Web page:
Agreed, rent is not a debt, as debts are liabilities and not expenses. In regards to your living arrangements, I would consider you functionally retired, which simply means your not working to payoff debt. You have the ability to alter your cost of living and obtain income based on those costs instead of having to make all income decisions based on debt, great job!
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post #6 of 40 (permalink) Old 01-19-2017, 01:20 PM
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Re: "What is 'your' definition of Debt-free? This is our situation, a financial quest

I wouldn't think of rent as debt, but I can see how it could be construed as such: you are borrowing the use of a living space in return for a promise to pay the owner for a set period of time, usually committing to a year at a time (lease - a liability). If you have more than enough savings to pay the rent for the remainder of the term, then I'd say you're debt free. If being able to pay depends on having an ongoing income, then you are indebted to the landlord.

Love is an ideal thing; marriage is a real thing; a confusion of the real with the ideal never goes unpunished. - Johann Wolfgang von Goethe

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post #7 of 40 (permalink) Old 01-19-2017, 01:54 PM
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Re: "What is 'your' definition of Debt-free? This is our situation, a financial quest

Being debt free is not always the best financial path. On your income I would be buying investment properties as a way to increase wealth. You may be debt free now but paying rent when you are at retirement age will be a terrible lifestyle, always at the mercy of the home owner, no security, no control over the cost of rent.

I am fairly debt free in that I own my share of our home (valued at over $2mil so that is good equity), I own my car, no personal debt, no credit cards, share portfolio, cash in the bank etc.
But I have mortgage debt on various investment properties (3 of them will be given to my kids in the near future). Other people, renters like you, are paying off my investments. They may be debt free too but I am the one that is increasing my wealth.
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post #8 of 40 (permalink) Old 01-19-2017, 03:47 PM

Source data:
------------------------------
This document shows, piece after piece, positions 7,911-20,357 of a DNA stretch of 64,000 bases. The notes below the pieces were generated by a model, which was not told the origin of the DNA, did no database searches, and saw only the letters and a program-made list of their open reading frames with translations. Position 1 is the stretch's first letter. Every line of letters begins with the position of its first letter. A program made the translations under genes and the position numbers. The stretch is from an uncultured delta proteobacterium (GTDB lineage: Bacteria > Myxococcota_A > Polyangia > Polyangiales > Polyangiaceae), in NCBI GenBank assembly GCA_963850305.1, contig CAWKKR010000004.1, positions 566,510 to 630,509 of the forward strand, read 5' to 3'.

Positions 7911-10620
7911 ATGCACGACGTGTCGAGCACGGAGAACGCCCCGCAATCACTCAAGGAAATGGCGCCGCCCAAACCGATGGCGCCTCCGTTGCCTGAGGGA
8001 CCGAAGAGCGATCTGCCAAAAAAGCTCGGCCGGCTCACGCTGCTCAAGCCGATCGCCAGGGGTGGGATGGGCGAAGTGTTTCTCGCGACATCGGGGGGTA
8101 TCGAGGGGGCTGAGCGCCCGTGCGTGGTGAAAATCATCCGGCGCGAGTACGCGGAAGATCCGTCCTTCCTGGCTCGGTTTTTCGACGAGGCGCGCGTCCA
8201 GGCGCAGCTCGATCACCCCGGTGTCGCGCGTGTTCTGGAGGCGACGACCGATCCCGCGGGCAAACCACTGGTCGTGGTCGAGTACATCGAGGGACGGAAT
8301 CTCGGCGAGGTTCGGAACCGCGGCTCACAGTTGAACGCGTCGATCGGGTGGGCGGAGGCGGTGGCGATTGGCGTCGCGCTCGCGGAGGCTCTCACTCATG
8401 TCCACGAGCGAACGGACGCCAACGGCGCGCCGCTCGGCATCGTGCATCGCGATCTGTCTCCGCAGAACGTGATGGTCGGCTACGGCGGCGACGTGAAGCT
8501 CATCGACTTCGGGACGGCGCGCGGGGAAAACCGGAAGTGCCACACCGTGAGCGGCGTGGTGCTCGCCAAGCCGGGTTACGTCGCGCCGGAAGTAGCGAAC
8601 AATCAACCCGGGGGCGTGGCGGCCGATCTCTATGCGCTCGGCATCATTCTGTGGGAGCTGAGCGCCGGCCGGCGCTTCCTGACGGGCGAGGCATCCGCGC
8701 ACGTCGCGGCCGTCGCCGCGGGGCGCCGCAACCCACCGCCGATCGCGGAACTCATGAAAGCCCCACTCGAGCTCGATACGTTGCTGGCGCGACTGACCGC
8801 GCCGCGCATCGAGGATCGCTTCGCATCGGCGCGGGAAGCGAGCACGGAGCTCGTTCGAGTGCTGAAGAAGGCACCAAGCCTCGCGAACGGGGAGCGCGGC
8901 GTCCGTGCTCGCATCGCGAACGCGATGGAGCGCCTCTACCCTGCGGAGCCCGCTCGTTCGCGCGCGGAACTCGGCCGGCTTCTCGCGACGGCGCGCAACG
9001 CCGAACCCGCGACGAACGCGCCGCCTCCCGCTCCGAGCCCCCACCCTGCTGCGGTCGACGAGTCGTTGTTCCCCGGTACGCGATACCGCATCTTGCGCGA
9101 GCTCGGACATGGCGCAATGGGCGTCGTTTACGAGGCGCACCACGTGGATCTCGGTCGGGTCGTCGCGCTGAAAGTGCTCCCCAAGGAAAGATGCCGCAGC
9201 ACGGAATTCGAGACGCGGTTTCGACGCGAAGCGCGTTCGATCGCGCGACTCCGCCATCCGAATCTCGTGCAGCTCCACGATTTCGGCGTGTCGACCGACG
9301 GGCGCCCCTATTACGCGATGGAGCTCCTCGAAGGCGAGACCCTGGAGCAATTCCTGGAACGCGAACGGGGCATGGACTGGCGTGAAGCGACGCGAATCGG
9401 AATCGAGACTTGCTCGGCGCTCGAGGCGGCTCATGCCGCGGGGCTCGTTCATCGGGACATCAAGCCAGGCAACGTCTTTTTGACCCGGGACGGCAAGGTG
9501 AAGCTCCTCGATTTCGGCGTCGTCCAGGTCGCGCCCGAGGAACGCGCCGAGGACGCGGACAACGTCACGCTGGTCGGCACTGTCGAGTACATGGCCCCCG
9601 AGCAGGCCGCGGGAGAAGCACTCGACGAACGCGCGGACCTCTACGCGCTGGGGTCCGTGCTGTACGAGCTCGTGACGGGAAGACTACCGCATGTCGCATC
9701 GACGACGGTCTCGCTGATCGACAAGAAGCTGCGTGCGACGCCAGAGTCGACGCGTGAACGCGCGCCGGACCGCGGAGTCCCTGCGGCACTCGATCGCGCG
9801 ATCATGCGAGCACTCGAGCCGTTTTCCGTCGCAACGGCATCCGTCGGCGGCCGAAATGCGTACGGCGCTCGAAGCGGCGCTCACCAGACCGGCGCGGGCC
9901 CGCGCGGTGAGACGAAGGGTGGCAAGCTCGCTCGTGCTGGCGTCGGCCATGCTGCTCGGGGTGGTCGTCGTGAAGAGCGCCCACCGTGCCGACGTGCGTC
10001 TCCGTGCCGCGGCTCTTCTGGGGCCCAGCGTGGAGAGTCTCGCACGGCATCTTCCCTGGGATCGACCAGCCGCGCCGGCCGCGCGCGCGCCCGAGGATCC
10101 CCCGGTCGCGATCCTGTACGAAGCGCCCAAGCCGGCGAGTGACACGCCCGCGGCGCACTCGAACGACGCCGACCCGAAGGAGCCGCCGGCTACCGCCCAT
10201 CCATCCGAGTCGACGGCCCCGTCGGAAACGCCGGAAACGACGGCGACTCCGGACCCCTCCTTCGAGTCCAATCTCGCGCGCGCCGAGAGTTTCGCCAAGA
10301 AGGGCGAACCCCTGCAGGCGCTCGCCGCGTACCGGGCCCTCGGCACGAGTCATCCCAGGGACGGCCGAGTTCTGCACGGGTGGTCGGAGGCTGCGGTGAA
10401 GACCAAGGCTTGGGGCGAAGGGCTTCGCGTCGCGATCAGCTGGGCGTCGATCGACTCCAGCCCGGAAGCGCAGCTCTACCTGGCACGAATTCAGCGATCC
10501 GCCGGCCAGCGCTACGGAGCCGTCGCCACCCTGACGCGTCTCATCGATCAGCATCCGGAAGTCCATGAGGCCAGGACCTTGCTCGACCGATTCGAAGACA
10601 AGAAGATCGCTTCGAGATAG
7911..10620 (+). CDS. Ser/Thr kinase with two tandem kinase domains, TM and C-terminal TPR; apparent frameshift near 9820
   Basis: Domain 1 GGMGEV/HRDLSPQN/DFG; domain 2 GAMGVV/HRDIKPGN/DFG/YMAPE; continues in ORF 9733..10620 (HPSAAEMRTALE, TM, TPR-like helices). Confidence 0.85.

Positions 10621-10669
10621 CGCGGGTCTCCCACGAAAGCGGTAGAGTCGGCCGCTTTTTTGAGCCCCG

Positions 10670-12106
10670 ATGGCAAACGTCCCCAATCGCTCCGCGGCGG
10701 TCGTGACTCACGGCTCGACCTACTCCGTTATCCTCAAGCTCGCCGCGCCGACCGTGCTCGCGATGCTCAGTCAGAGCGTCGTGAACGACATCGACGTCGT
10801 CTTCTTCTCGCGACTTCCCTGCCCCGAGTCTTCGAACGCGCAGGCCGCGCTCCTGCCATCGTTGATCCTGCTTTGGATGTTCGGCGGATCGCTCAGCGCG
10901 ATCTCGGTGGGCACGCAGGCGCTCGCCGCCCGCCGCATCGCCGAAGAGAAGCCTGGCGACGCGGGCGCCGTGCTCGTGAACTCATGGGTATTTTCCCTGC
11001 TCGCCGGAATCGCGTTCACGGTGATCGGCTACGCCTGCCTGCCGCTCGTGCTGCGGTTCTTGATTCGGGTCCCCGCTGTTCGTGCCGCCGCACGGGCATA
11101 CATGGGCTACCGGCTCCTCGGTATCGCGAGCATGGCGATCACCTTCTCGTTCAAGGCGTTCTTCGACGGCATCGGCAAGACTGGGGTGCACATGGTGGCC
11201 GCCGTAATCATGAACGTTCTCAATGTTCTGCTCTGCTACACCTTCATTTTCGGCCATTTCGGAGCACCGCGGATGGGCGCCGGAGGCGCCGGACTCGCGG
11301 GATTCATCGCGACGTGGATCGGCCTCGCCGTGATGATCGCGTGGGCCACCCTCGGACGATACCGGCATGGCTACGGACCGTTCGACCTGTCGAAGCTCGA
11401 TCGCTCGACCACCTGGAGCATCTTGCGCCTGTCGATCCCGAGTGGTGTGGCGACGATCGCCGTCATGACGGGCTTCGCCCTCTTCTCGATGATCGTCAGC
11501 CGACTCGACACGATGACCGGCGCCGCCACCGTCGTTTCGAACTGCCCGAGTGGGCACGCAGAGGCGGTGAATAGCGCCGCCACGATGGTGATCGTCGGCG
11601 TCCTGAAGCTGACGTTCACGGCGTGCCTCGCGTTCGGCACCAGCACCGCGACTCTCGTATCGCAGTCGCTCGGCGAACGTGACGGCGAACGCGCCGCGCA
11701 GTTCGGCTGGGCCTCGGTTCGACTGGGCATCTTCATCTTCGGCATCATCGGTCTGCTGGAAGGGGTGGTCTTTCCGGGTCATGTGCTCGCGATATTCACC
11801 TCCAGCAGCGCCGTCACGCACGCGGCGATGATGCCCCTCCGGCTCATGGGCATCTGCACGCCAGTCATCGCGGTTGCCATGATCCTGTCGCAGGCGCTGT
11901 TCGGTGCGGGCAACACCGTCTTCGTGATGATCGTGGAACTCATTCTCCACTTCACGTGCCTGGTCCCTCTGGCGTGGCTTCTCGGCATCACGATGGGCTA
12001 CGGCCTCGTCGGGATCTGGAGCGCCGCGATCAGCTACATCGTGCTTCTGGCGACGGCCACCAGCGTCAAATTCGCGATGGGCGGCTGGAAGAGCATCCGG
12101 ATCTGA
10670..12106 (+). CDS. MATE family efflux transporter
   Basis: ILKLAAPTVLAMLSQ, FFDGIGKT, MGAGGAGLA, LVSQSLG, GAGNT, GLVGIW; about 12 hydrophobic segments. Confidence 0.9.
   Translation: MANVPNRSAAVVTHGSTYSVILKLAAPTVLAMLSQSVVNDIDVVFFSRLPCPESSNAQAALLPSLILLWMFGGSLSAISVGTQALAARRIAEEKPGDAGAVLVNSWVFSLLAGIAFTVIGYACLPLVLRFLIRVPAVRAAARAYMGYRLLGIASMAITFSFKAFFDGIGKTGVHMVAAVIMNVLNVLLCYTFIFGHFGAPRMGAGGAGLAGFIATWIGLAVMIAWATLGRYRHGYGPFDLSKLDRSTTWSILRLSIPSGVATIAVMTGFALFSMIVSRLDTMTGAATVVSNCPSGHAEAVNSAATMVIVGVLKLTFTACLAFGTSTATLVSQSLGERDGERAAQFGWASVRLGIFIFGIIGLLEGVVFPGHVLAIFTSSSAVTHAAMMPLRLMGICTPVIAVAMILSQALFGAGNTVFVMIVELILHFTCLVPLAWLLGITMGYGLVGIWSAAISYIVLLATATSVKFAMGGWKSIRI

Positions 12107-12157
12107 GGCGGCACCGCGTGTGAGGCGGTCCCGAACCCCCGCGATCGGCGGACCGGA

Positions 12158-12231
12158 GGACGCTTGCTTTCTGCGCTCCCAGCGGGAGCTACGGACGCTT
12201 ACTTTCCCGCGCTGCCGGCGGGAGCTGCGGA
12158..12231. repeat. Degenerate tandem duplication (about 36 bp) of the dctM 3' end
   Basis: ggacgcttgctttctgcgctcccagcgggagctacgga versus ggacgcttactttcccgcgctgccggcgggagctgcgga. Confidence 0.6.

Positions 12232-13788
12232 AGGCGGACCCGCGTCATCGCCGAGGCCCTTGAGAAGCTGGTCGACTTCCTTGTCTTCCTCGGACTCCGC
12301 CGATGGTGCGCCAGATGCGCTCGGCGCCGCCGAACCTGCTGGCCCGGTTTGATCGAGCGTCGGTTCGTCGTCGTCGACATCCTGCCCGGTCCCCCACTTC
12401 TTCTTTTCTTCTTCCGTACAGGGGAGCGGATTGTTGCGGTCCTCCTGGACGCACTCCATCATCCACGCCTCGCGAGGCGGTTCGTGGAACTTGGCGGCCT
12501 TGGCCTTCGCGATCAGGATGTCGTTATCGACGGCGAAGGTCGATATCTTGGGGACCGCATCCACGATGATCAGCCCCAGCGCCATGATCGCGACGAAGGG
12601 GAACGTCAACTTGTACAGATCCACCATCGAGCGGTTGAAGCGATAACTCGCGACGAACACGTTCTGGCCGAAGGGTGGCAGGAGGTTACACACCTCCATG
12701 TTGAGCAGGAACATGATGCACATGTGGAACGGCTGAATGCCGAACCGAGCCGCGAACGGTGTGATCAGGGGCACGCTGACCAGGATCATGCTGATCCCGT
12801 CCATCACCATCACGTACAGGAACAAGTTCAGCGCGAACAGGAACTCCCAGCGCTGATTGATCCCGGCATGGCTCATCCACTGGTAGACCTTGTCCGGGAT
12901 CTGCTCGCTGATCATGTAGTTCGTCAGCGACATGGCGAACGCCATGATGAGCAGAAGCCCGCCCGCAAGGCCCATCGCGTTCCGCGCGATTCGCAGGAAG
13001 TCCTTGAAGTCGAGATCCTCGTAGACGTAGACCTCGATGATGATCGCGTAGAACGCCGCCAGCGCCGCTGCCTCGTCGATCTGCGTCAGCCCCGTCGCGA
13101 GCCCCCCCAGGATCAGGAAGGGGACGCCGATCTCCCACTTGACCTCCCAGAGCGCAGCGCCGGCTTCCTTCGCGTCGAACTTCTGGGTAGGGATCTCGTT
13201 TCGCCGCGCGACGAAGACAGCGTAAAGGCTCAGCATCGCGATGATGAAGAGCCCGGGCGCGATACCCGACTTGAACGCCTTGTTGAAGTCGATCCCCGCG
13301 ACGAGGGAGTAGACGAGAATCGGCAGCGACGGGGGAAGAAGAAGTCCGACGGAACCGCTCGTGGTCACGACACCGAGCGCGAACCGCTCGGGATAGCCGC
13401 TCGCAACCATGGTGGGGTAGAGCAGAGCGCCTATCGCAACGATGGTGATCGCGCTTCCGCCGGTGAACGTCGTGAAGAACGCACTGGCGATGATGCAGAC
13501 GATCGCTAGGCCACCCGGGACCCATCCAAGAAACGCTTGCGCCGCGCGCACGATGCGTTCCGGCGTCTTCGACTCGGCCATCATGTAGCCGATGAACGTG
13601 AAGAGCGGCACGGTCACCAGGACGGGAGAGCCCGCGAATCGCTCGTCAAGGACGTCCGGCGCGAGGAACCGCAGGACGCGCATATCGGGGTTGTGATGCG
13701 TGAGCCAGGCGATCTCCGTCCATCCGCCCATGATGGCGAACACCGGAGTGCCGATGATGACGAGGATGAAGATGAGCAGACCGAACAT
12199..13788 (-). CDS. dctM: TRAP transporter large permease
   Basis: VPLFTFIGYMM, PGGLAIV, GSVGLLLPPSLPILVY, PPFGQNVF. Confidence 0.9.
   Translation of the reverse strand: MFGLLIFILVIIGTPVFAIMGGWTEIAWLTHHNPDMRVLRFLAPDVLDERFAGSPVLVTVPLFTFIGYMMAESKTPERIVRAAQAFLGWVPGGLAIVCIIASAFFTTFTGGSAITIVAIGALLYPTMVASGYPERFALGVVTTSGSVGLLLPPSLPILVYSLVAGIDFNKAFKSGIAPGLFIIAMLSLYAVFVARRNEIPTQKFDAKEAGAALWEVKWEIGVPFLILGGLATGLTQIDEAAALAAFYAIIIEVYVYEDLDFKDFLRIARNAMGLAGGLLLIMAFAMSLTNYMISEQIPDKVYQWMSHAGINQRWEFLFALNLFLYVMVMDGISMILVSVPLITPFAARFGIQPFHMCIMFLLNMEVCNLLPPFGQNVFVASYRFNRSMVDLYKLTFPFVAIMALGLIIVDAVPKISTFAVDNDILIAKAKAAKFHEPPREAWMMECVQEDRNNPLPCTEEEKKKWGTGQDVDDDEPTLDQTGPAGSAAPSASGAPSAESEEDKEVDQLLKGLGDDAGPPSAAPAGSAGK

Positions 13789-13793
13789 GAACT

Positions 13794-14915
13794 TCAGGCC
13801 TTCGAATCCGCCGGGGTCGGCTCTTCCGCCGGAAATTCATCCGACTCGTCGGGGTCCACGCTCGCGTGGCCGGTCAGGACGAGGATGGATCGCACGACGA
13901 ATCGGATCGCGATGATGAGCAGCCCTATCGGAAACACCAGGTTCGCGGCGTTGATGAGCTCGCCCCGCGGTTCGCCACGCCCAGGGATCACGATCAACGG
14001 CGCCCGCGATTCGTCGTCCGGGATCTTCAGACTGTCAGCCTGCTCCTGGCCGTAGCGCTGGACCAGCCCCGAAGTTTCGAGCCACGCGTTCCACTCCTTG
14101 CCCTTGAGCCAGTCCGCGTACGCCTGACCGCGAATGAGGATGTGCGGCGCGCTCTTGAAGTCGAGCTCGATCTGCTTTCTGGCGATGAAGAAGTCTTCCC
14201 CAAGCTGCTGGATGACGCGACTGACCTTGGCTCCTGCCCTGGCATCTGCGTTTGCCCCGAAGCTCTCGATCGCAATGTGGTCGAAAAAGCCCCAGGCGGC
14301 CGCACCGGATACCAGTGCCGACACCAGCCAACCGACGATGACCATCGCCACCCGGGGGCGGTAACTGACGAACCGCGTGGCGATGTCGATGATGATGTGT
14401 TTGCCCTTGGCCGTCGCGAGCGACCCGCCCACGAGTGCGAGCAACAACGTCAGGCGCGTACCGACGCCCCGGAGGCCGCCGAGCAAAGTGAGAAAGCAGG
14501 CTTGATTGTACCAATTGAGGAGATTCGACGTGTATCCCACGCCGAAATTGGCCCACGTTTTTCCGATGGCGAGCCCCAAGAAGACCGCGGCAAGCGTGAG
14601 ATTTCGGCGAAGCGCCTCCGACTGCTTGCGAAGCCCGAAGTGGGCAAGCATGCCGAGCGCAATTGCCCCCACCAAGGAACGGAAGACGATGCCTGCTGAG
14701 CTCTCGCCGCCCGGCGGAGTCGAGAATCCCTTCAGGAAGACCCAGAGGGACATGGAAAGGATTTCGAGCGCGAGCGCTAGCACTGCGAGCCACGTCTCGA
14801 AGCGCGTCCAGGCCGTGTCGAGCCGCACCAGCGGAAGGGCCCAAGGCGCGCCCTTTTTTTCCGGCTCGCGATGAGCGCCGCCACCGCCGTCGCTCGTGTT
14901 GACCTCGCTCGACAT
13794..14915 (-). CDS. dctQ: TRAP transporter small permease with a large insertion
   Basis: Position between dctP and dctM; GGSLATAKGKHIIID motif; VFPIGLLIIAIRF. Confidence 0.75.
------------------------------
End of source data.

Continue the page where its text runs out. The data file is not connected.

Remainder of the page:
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Re: "What is 'your' definition of Debt-free? This is our situation, a financial quest

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Originally Posted by MrsHolland View Post
Being debt free is not always the best financial path. On your income I would be buying investment properties as a way to increase wealth. You may be debt free now but paying rent when you are at retirement age will be a terrible lifestyle, always at the mercy of the home owner, no security, no control over the cost of rent.

I am fairly debt free in that I own my share of our home (valued at over $2mil so that is good equity), I own my car, no personal debt, no credit cards, share portfolio, cash in the bank etc.
But I have mortgage debt on various investment properties (3 of them will be given to my kids in the near future). Other people, renters like you, are paying off my investments. They may be debt free too but I am the one that is increasing my wealth.
True that. My partner has a lot of debt, because he owns three condos--all of which are rented out, so his tenants are paying off his debt for him. The first will be paid off within the next 5 years, I think, at which point, aside from taxes, it's just straight up income. Plus he has a decent amount of equity in each property.

He's trying to get me to buy my own place as soon as I can, so I can start doing the same thing. Not sure if I want to, but it's appealing. (It's hard getting over the mindblocks that come from growing up poor.)

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post #9 of 40 (permalink) Old 01-19-2017, 05:29 PM
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Re: "What is 'your' definition of Debt-free? This is our situation, a financial quest

Debt is a financial tool and very useful if used correctly. Month to month credit card debt is usually a problem (except in special circumstances). Car debt may be, but not always. House debt is often a good thing - at least in the US tax laws often make house debt a positive thing.

College debt is not itself good , but the education it buys can be very valuable and overall borrowing money for college is often quite positive.
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post #10 of 40 (permalink) Old 01-19-2017, 05:58 PM
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Re: What is 'your' definition of Debt-free? This is our situation. A financial questi

The poster is wrong. Rent is not "debt" - it's an "expense" but it is not "debt." A mortgage is debt because you borrowed money and now you are paying it back. Property taxes are an expense. Car Payment? Debt. Car Insurance? Expense.

So her point may be that you still have to come up with XYZ to get through the month. So in her mind maybe the expense of rent is just as much of a stress inducing mental burden as a mortgage so she sees it the same. But it's not the same. If your husband loses his job, you can walk away from your rental and find something cheaper - live out of your car if you must - but you won't owe anyone money. If you walk away from your mortgage, you still owe money. You may be out of a living space in both cases, but you are only in debt in the mortgage scenario.

Ha ha, I don't know why this lady is irritating me so much but what she said was ignorant. It bugs me when someone corrects someone else, but they are the one who is wrong.

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post #11 of 40 (permalink) Old 01-19-2017, 06:02 PM
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Re: "What is 'your' definition of Debt-free? This is our situation, a financial quest

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Originally Posted by TheGoodGuy View Post